Haiku, tanka etc that contain references to anything should still offer different layers of association so that if the reader doesn't know Dr Who or Pink Floyd the poem still offers alternative interpretations. One can write about Tardis without saying Tardis. A blue telephone booth would be more effective than saying "TARDIS!" And then writing a paragraph about what Tardis means. Anyone who is a fan of Dr Who will pick up the blue telephone booth reference and those who don't watch the show should still be able to visualize a blue telephone booth and find another layer of association.

    When a poet is compelled to give an explanation at the end then the poem isn't working and should be revised to offer greater meaning or maybe turned into a haibun. Otherwise the author dictates how a poem should be interpreted and takes away the readers freedom to free associate which is the antithesis of haiku in particular.

    In general, I don't have a problem with using pop culture in haiku, but rather the technique, I guess, used in incorporating it.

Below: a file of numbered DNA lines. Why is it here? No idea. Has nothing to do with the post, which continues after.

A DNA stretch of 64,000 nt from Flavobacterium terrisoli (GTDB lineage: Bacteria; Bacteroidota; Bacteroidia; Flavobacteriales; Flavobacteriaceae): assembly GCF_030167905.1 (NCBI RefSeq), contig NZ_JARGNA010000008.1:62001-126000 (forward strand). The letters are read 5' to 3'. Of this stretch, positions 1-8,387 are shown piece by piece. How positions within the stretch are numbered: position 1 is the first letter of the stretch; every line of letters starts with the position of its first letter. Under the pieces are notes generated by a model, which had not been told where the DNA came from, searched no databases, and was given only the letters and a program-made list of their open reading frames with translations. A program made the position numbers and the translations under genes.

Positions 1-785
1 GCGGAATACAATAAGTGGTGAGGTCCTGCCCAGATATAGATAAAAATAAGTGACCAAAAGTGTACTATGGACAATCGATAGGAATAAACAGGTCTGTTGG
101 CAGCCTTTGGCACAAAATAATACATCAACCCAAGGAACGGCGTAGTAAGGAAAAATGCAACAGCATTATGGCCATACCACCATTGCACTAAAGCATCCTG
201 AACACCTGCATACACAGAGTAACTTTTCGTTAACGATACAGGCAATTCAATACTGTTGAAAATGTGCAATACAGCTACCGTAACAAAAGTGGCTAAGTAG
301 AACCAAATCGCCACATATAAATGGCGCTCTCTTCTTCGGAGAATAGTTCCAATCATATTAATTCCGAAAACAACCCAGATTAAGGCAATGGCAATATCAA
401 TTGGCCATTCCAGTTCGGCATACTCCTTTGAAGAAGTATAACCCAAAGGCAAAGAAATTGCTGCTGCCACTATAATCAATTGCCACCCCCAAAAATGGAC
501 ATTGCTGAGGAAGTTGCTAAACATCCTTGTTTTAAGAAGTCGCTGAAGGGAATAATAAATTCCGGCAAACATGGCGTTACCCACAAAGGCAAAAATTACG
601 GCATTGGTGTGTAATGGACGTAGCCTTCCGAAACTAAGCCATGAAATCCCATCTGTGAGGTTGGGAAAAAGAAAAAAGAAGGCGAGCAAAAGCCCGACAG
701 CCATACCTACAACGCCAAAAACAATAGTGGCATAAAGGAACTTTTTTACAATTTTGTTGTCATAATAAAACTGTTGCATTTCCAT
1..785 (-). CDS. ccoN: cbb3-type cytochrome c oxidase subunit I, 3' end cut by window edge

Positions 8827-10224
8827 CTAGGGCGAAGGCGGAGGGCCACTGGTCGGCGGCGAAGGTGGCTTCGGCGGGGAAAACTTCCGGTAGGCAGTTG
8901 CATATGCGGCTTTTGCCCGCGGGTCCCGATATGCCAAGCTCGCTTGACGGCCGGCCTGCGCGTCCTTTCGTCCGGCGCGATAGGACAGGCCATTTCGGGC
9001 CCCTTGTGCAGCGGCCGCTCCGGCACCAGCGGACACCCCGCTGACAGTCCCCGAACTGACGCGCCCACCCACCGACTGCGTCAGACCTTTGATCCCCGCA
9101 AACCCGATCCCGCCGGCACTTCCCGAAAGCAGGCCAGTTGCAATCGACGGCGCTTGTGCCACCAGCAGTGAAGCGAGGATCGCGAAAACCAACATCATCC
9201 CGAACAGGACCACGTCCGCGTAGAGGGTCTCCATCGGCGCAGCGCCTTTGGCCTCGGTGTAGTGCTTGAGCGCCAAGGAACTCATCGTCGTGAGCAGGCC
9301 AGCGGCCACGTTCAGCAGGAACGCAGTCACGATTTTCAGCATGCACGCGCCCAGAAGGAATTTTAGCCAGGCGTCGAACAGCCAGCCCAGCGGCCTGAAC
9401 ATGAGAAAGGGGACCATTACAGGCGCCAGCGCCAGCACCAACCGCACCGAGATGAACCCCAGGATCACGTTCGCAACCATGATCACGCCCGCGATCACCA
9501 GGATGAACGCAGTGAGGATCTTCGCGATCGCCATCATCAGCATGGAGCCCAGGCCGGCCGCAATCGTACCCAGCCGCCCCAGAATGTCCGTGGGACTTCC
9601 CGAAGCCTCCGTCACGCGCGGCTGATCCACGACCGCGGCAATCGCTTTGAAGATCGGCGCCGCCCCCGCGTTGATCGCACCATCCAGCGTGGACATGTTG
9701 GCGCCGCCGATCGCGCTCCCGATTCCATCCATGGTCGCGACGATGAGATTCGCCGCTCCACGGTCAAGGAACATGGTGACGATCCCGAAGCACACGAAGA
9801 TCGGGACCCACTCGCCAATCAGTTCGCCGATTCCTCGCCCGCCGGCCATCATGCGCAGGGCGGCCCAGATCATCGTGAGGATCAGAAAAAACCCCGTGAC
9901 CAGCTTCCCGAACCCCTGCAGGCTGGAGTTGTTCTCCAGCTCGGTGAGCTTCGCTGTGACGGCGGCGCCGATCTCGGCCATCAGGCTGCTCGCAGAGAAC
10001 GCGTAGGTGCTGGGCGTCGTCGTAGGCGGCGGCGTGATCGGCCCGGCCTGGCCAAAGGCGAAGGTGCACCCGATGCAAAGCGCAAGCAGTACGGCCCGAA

A lovely article and much food for thought.

    1. Hello Lolly --- I'm so glad you found the article/prompt thoughtful -- and yes, I completely agree -- a top-notch haiku including a pop culture reference should probably have layers of meaning that appeal to people even if they're not familiar with the particular reference itself. The reference itself shouldn't be the whole point of the haiku and it shouldn't need explanation. The Mount Yoshino haiku (Basho, above) probably comes close to that. I can appreciate it even if I don't 100% "get it".

      But .... for me ... just saying "blue telephone booth" doesn't have any "oomph". The whole point of the TARDIS/train comparison is that the sounds are similar. To make it work I'd have to say "time machine landing" (or something similar). Without that, non-Whovians would be exiting at station A and Whovians would be exiting at station B. Not bad, perhaps, but not the intention.

      So I think pop culture references could be very tricky and would have to be handled very carefully -- but they can be done, as we saw with Kristjaan's Peter Pan reference.

      Glad the article made for interesting reading.